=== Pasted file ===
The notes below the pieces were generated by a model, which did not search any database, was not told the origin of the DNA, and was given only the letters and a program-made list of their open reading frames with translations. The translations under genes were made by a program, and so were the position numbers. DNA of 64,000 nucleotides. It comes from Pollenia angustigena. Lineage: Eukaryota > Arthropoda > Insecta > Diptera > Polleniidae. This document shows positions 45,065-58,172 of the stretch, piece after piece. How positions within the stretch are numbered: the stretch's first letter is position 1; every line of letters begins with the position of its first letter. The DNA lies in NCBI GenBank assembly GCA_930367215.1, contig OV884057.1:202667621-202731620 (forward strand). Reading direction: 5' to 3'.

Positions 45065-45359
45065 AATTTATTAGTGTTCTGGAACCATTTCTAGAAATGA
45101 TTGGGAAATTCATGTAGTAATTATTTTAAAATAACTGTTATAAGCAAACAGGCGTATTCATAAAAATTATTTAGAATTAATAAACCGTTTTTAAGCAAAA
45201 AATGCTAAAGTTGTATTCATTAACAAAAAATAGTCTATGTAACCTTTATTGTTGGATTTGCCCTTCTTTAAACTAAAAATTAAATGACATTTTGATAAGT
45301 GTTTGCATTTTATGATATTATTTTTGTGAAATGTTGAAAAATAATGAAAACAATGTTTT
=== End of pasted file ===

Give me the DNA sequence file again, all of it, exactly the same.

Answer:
The notes below the pieces were generated by a model, which did not search any database, was not told the origin of the DNA, and was given only the letters and a program-made list of their open reading frames with translations. The translations under genes were made by a program, and so were the position numbers. DNA of 64,000 nucleotides. It comes from Pollenia angustigena. Lineage: Eukaryota > Arthropoda > Insecta > Diptera > Polleniidae. This document shows positions 45,065-58,172 of the stretch, piece after piece. How positions within the stretch are numbered: the stretch's first letter is position 1; every line of letters begins with the position of its first letter. The DNA lies in NCBI GenBank assembly GCA_930367215.1, contig OV884057.1:202667621-202731620 (forward strand). Reading direction: 5' to 3'.

Positions 45065-45359
45065 AATTTATTAGTGTTCTGGAACCATTTCTAGAAATGA
45101 TTGGGAAATTCATGTAGTAATTATTTTAAAATAACTGTTATAAGCAAACAGGCGTATTCATAAAAATTATTTAGAATTAATAAACCGTTTTTAAGCAAAA
45201 AATGCTAAAGTTGTATTCATTAACAAAAAATAGTCTATGTAACCTTTATTGTTGGATTTGCCCTTCTTTAAACTAAAAATTAAATGACATTTTGATAAGT
45301 GTTTGCATTTTATGATATTATTTTTGTGAAATGTTGAAAAATAATGAAAACAATGTTTT